Harry Burley Clark

25 July 1881–12 July 1964 (Age 83)
Marshall, West Virginia, United States

The Life of Harry Burley

When Harry Burley Clark was born on 25 July 1881, in Marshall, West Virginia, United States, his father, Winfield Scott Clark, was 36 and his mother, Maud Mary Dunlap, was 26. He married Austa Grace Yingling on 7 July 1902, in Belmont, Ohio, United States. They were the parents of at least 1 daughter. He lived in Moundsville, Marshall, West Virginia, United States for about 30 years. He died on 12 July 1964, in Marshall, West Virginia, United States, at the age of 82, and was buried in United States.

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Family Time Line

Harry Burley Clark
1881–1964
Austa Grace Yingling
1884–1956
Marriage: 7 July 1902
Ruth Evelin Clark
1901–

Spouse and Children

    Male1881–1964Male

    Austa Grace Yingling

    Female1884–1956Female

MARRIAGE
7 July 1902
Belmont, Ohio, United States
children

(1)

    Ruth Evelin Clark

    Female1901–Female

Parents and Siblings

    Winfield Scott Clark

    Male1845–1924Male

    Maud Mary Dunlap

    Female1855–1933Female

siblings

(3)

    Male1881–1964Male

    Arch Dean Clark

    Male1883–1932Male

    Jacob L Clark

    Male1897–Male

World Events (8)

1882 · The Chinese Exclusion Act

Age 1

A federal law prohibiting all immigration of Chinese laborers. The Act was the first law to prevent all members of a national group from immigrating to the United States.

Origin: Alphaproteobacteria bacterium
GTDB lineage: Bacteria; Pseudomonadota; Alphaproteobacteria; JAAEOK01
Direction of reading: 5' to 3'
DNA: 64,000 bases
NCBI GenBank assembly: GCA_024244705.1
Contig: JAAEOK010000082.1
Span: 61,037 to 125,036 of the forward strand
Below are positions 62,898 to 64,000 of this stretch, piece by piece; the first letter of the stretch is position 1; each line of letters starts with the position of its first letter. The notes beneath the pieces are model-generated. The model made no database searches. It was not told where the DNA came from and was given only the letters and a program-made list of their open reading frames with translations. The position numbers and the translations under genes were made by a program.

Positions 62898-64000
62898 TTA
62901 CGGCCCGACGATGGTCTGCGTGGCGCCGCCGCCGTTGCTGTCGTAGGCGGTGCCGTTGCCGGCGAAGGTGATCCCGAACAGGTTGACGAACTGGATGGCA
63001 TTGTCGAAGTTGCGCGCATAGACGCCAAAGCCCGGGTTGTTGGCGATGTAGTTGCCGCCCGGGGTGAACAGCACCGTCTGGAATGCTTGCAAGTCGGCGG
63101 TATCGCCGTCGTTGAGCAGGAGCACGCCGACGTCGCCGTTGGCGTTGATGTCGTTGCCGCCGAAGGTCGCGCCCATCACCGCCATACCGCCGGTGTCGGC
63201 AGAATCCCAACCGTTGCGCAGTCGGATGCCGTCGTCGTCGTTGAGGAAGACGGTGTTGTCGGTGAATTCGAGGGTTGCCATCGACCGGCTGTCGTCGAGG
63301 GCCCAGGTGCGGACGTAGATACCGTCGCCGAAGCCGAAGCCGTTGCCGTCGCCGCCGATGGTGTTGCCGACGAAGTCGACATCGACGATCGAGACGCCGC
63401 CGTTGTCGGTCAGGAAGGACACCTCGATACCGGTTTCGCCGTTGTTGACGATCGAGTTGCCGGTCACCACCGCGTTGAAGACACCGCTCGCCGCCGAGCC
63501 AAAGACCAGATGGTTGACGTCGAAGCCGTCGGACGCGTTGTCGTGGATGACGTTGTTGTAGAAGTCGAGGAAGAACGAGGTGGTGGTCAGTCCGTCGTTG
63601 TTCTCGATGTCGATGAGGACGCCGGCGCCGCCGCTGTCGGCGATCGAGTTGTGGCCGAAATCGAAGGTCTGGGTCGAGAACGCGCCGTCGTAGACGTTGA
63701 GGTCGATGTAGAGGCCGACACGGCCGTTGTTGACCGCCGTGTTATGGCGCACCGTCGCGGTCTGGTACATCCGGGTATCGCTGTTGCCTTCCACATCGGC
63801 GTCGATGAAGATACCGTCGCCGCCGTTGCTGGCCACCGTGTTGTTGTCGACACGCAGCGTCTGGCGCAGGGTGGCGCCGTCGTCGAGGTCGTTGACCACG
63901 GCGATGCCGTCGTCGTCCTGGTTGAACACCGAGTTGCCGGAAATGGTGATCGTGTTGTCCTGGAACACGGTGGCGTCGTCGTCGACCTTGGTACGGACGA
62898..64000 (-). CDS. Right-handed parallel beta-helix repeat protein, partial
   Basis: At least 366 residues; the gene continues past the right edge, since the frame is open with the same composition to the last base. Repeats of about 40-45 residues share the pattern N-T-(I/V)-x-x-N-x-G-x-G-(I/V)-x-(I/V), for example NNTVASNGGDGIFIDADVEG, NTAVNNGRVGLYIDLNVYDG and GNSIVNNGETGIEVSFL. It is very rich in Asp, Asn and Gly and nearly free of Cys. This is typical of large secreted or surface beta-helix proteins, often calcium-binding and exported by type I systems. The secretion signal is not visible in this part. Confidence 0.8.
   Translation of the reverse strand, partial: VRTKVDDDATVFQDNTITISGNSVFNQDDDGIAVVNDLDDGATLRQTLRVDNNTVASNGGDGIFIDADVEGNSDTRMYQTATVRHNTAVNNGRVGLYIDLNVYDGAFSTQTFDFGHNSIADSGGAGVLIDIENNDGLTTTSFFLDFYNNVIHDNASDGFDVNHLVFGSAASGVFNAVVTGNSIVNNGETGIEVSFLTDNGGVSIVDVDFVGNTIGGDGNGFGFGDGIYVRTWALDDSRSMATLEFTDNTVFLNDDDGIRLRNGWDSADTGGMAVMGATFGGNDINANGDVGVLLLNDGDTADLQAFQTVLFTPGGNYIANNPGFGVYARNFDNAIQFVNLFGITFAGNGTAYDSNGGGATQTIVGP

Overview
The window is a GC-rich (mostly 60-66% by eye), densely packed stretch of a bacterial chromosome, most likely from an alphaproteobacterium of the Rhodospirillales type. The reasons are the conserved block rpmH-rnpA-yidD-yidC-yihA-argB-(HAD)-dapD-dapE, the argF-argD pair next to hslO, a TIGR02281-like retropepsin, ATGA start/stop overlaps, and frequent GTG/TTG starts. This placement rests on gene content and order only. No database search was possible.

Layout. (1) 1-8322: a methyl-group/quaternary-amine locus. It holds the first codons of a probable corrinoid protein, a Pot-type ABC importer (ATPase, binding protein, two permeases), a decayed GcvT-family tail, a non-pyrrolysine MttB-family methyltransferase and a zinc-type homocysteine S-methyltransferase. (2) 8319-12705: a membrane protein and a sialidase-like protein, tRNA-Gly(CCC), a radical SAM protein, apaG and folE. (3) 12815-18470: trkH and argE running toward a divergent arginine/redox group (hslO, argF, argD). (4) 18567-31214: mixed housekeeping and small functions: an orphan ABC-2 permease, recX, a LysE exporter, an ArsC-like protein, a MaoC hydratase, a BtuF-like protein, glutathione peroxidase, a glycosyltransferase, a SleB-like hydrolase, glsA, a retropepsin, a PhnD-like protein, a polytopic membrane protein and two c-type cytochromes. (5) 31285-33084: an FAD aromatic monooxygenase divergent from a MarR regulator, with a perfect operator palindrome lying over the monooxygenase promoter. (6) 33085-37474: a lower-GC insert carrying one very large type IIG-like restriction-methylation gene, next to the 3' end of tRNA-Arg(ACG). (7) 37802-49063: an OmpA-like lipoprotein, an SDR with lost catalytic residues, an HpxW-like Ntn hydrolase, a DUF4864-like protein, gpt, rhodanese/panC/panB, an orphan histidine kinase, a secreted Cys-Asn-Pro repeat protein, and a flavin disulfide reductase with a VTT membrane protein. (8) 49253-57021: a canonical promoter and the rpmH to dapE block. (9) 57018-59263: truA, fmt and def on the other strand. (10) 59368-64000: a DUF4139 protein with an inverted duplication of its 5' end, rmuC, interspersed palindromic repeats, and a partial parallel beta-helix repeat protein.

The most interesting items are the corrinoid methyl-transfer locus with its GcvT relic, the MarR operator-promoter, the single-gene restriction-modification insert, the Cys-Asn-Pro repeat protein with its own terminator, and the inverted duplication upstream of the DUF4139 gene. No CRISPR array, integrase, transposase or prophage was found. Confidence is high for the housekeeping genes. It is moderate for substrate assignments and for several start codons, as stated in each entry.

1886

Age 5

Statue of Liberty is dedicated.
1903 · Department of Commerce and Labor

Age 22

A short-lived Cabinet department which was concerned with controlling the excesses of big business. Later being split and the Secretary of Commerce and Labor splitting into two separate positions.

Name Meaning

English: occupational name for a scribe or secretary, originally a member of a minor religious order who undertook such duties. The word clerc denoted a member of a religious order, from Old English cler(e)c ‘priest’, reinforced by Old French clerc. Both are from Late Latin clericus, from Greek klērikos, a derivative of klēros ‘inheritance’, ‘legacy’, with reference to the priestly tribe of Levites ( see Levy ) ‘whose inheritance was the Lord’. In medieval Christian Europe, clergy in minor orders were permitted to marry and so found families; thus the surname could become established. In the Middle Ages it was virtually only members of religious orders who learned to read and write, so that the term clerk came to denote any literate man.

Dictionary of American Family Names © Patrick Hanks 2003, 2006.

Possible Related Names

Sources (3)

  • Harry B Clark, "United States Census, 1910"
  • Harry Clark in household of Winfield S Clark, "United States Census, 1900"
  • Harry B Clarke, "United States Census, 1930"

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